Patient Barriers to and Enablers of Deprescribing: a Systematic Review
- First Online:
Inappropriate medication use is common in the elderly and the risks associated with their use are well known. The term deprescribing has been utilised to describe the complex process that is required for the safe and effective cessation of inappropriate medications. Given the primacy of the consumer in health care, their views must be central in the development of any deprescribing process.
The aim of this study was to identify barriers and enablers that may influence a patient’s decision to cease a medication.
A systematic search of MEDLINE, International Pharmaceutical Abstracts, EMBASE, CINAHL, Informit and Scopus was conducted and augmented with a manual search. Numerous search terms relating to withdrawal of medications and consumers’ beliefs were utilised.
Study eligibility criteria
Articles were included if the barriers or enablers were directly patient/carer reported and related to long-term medication(s) that they were currently taking or had recently ceased.
Study appraisal and synthesis methods
Determination of relevance and data extraction was performed independently by two reviewers. Content analysis with coding was utilised for synthesis of results.
Twenty-one articles met the criteria and were included in the review. Three themes, disagreement/agreement with ‘appropriateness’ of cessation, absence/presence of a ‘process’ for cessation, and negative/positive ‘influences’ to cease medication, were identified as both potential barriers and enablers, with ‘fear’ of cessation and ‘dislike’ of medications as a fourth barrier and enabler, respectively. The most common barrier/enabler identified was ‘appropriateness’ of cessation, with 15 studies identifying this as a barrier and 18 as an enabler.
Conclusions and implications of key findings
The decision to stop a medication by an individual is influenced by multiple competing barriers and enablers. Knowledge of these will aid in the development of a deprescribing process, particularly in approaching the topic of cessation with the patient and what process should be utilised. However, further research is required to determine if the proposed patient-centred deprescribing process will result in improved patient outcomes.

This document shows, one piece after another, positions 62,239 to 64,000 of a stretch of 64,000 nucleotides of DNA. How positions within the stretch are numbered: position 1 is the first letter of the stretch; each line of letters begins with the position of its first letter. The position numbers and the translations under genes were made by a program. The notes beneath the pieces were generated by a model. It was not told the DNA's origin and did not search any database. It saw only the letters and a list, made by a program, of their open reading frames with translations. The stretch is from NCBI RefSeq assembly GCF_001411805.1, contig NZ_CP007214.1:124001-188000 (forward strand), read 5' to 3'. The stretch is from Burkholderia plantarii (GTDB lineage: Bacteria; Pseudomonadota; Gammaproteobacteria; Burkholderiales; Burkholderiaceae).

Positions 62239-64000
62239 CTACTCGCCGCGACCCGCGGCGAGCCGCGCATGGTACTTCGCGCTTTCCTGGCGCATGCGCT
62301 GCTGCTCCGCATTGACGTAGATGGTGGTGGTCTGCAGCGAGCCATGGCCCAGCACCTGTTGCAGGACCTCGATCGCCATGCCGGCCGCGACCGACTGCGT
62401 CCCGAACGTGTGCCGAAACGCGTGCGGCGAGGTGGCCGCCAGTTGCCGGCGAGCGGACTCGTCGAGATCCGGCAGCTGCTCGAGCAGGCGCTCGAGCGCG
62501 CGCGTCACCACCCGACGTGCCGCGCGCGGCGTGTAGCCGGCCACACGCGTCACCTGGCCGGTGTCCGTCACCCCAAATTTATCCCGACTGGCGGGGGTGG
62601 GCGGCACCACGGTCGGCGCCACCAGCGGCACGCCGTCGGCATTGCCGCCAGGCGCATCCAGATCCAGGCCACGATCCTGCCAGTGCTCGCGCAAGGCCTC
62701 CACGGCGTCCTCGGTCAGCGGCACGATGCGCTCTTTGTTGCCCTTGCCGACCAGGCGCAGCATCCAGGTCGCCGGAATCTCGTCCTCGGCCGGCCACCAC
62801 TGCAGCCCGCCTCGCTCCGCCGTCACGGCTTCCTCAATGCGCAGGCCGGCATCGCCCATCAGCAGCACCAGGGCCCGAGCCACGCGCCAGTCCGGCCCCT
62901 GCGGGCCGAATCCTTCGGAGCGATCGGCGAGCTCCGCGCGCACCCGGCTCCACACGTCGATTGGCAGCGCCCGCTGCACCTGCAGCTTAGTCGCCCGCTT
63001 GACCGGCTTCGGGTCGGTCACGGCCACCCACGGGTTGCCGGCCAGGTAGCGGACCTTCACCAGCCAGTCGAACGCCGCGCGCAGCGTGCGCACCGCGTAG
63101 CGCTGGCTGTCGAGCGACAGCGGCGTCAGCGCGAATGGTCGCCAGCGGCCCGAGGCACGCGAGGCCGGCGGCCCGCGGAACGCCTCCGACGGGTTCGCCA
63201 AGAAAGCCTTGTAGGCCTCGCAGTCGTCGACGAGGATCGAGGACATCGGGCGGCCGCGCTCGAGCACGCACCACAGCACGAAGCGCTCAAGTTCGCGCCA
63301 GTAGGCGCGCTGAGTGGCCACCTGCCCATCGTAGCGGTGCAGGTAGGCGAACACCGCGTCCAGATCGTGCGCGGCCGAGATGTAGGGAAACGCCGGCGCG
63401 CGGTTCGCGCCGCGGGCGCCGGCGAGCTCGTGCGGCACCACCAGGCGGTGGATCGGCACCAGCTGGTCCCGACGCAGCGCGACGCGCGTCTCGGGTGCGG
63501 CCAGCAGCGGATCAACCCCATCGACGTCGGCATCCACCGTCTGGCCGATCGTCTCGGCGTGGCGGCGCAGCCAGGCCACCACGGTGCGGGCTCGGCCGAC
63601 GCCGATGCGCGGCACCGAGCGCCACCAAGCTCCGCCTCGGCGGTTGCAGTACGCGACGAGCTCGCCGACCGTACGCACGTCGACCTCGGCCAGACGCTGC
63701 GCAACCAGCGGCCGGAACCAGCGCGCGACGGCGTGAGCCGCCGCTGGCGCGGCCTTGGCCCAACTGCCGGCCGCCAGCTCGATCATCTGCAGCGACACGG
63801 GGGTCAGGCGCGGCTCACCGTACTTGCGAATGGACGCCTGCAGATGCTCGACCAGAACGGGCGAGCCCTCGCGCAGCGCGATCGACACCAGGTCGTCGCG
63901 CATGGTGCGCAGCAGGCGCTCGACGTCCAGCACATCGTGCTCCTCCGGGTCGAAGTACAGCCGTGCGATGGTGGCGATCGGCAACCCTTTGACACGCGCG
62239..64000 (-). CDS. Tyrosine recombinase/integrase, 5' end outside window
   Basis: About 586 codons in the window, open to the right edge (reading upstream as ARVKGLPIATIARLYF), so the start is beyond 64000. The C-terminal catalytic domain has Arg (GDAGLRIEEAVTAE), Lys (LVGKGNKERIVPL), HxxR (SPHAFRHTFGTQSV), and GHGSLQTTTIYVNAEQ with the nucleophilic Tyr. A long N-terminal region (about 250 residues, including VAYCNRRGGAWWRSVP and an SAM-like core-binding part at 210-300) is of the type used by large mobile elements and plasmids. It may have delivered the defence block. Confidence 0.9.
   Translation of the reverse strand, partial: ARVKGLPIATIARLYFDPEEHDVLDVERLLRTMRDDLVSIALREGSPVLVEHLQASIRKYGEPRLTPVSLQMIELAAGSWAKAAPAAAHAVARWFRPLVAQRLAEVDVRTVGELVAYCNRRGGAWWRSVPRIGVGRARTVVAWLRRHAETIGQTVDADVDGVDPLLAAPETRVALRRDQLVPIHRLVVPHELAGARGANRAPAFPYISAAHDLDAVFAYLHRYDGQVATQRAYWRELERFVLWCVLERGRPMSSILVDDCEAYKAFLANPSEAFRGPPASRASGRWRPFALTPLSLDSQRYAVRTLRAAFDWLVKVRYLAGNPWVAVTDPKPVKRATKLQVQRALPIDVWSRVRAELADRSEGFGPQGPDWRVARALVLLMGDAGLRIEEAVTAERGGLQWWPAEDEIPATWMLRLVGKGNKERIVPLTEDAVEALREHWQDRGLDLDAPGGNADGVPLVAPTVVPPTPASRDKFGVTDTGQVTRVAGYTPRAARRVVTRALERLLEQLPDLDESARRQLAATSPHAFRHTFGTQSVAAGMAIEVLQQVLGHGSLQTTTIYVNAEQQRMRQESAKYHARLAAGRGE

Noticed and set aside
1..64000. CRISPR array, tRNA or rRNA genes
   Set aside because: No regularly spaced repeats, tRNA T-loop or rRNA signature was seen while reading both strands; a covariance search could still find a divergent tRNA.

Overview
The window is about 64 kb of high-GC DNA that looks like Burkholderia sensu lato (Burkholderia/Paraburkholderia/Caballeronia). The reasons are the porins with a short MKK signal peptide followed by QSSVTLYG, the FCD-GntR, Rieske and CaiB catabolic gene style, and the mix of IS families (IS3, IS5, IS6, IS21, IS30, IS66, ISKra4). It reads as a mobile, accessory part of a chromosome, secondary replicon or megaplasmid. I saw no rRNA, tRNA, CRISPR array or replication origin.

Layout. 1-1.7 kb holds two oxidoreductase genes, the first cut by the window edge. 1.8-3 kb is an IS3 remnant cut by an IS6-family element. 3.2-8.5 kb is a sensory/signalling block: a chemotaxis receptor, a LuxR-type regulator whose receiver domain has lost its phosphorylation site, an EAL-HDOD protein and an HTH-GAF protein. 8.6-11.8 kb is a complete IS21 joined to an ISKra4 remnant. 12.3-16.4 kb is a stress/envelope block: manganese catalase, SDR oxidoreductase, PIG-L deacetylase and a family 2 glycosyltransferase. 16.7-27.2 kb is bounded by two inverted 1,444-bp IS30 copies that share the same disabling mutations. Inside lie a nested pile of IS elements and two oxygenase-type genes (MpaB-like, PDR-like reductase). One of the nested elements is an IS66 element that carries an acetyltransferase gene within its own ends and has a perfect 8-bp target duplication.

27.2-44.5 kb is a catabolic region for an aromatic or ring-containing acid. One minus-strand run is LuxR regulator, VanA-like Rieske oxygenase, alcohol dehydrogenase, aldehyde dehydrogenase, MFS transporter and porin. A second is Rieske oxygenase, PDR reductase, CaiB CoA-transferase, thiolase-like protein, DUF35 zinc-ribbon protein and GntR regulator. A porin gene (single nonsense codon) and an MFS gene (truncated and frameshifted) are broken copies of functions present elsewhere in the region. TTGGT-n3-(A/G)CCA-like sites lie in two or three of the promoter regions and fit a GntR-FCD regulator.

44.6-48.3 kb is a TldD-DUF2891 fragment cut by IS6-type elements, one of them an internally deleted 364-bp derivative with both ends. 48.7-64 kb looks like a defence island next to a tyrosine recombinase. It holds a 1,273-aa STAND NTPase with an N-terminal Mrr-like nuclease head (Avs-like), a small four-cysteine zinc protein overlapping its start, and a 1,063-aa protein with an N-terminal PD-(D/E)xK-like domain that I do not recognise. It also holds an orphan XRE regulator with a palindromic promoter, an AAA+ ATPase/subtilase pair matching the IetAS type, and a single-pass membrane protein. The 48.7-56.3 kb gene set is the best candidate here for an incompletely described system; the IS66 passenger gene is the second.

- 2.Elliott R. Problems with medication use in the elderly: an Australian perspective. J Pharm Pract Res. 2006;36:58–66.Google Scholar
- 11.Woodward M. Deprescribing: achieving better health outcomes for older people through reducing medications. J Pharm Pract Res. 2003;33:323–8.Google Scholar
- 12.Le Couteur DG, Banks E, Gnjidic D, McLachlan A. Deprescribing. Aust Prescr. 2011;34:182–5.Google Scholar
- 17.Ostini R, Hegney D, Jackson C, Tett SE. Knowing how to stop: ceasing prescribing when the medicine is no longer required. J Manage Care Pharm. 2012;18:68.Google Scholar
- 20.Reeve E, Wiese MD, Hendrix I, Roberts M, Shakib S. Patient attitudes, beliefs and experiences of polypharmacy and willingness of deprescribing. J Am Geriatr Soc. 2013 (accepted).Google Scholar
- 26.TRIP. Trip database. 2012. http://www.tripdatabase.com (Accessed 1 July 2013).
- 27.The Joanna Briggs Institute. Systematic review registered trials. University of Adelaide. 2013. http://www.joannabriggs.edu.au (Accessed 1 July 2013).
- 29.Popay J, Roberts H, Sowden A, Petticrew M, Arai L, Rodgers M et al. Guidance on the conduct of narrative synthesis in systematic reviews. Lancaster: Institute of Health Research, ESRC Methods Programme; 2006.Google Scholar
- 65.Hesse BW, Nelson DE, Kreps GL, Croyle RT, Arora NK, Rimer BK, et al. Trust and sources of health information: the impact of the Internet and its implications for health care providers: findings from the first Health Information National Trends Survey. Arch Intern Med. 2005;165:2618.PubMedCrossRefGoogle Scholar
- 70.Hardy JE, Hilmer SN. Deprescribing in the last year of life. J Pharm Pract Res. 2011.Google Scholar